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Why People Behave the Way They Do? Essay

Dr. Clawson’s article is dedicated to one of the crucial aspects of organizing successful business – leadership. The author makes a good point by comparing leaders to psychologists and emphasizing the need for understanding human behavior (Clawson 1). Clawson’s article, as well as other his works, has received much positive feedback. Many scholars and business professionals find Clawson’s approach to leadership rather productive and perspective.

In her research on employees’ resistance to leaders’ commands, Judith Zimmerman analyzes Clawson’s definition of leadership and its significant features (239). Following Clawson’s ideas, Zimmerman agrees that people’s perspective on innovations delineates their acceptance of or refusal from the new trends suggested by leaders of the organizations (239). Motivating employees is a difficult task that demands excellent leadership skills (Clawson 1; Zimmerman 242). Clawson’s article gives insight to the proper behavior of a leader who wants to achieve the most beneficial outcomes for his or her company.

The highlights of the article are the explanations of the beginnings of people’s behavioral tendencies, motivation, and the rational-emotive model of behavior (REB). When describing the initial factors of behavioral patterns, Clawson identifies several core questions delineating people’s conduct (4). According to the author, such questions as “when I’m cold, am I made warm?” and “when I’m alone, am I loved?” (3) suggest another important query: “how can I get other people to do what I want?” (4). Clawson explains that on the way to achieving this aim, people are dependent on such factors as genetic inheritance, strengthening of the tendencies, and memes (5-7). Genetic endowment is considered a significant element in forming people’s leadership traits.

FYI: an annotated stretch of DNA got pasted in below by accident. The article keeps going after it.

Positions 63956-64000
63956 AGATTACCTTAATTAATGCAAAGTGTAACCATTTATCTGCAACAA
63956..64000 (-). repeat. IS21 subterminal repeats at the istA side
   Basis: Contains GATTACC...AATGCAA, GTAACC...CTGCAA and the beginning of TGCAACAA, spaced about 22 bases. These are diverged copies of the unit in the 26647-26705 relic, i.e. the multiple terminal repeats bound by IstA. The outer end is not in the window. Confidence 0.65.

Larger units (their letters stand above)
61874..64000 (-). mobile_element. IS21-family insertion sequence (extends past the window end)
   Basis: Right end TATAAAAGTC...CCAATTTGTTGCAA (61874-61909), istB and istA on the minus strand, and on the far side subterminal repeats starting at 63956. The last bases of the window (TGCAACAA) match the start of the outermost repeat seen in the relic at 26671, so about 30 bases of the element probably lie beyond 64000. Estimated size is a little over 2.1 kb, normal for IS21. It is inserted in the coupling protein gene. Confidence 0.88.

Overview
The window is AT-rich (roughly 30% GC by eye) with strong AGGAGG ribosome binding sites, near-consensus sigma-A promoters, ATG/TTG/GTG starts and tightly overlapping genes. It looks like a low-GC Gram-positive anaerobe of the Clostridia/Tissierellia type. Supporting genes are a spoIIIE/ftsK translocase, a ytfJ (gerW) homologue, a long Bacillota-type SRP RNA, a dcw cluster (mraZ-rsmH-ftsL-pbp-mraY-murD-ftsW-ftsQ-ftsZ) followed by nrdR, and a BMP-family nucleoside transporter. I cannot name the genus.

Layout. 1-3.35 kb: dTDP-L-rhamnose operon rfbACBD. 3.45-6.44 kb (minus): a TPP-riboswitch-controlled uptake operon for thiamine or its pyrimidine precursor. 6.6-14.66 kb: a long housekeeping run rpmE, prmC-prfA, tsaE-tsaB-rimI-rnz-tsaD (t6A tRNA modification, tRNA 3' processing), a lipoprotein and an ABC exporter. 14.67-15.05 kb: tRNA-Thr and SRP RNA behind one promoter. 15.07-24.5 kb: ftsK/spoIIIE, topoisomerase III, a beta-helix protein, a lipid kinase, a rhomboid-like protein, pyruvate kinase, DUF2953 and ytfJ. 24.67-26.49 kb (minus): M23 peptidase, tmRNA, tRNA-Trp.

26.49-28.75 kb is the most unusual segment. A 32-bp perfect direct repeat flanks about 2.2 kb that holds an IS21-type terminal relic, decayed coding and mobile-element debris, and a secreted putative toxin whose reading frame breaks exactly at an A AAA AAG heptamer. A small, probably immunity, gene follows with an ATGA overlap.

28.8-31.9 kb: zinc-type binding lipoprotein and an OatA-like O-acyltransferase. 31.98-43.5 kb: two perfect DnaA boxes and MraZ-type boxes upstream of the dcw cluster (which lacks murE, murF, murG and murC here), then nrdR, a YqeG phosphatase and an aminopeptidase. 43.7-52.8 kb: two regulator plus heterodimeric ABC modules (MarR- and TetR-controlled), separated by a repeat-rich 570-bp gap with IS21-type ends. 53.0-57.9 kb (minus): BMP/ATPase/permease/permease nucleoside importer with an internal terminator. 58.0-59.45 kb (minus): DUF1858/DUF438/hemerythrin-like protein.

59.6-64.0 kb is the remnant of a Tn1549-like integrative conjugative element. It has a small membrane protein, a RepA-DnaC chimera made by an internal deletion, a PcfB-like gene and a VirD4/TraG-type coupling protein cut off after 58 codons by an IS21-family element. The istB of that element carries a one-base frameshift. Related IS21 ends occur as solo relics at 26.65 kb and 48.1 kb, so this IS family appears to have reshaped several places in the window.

Not all of our features can be nurtured and learned: a considerable part of them is installed in the genetic code (Clawson 5). What concerns tendencies of people’s character, Clawson remarks that they are more or less developed by the age of then and later they are only solidified but can rarely change (5). Therefore, no matter how many achievements a person makes, there still may remain some aspects whose origin goes back to childhood and that cannot be altered (Clawson 5-6). In contrast with genetically inherited features, memes are defined as the ideas cultivated during one’s conscious life and shared with others (Clawson 7). Clawson draws a parallel between memes and genes, the former ones being mental correspondents to biological heredity (7).

The author suggests an interesting approach to understanding motivation. Rather than seeing it as a punishment-reward opposition, Clawson remarks that a good leader should have a more comprehensive perception of motivation (8). For instance, he notes that many people tend to leave a job when they feel neglected and when their abilities are not noticed (Clawson 9). Grounding on his views on motivation and memetic and genetic inheritance, Clawson introduces a rational-emotive model of conduct that includes events, behaviors, conclusions, feelings, and VABEs (values, assumptions, beliefs, and expectations) (10-12). With the help of this model, the author explains the causes of people’s behavior and provides tools helping to lead one’s subordinates (Clawson 10).

Clawson provides an engaging explanation of how and why people make assumptions and how these assumptions delineate our behavior (12-13). A significant place in Clawson’s model belongs to the explanation of self-concept and defense mechanism. He divides self into three core parts: the ideal self, self-image, and self-esteem (Clawson 20). When there is a big gap between one’s self-image and the ideal self, a person feels bad about oneself (Clawson 20). Defense mechanisms come into action when people start to realize the gaps in the dimensions of self. Clawson emphasizes that when a leader wants to make a positive change in people, he or she needs to organize the work in such way which would not activate people’s defense mechanisms (22).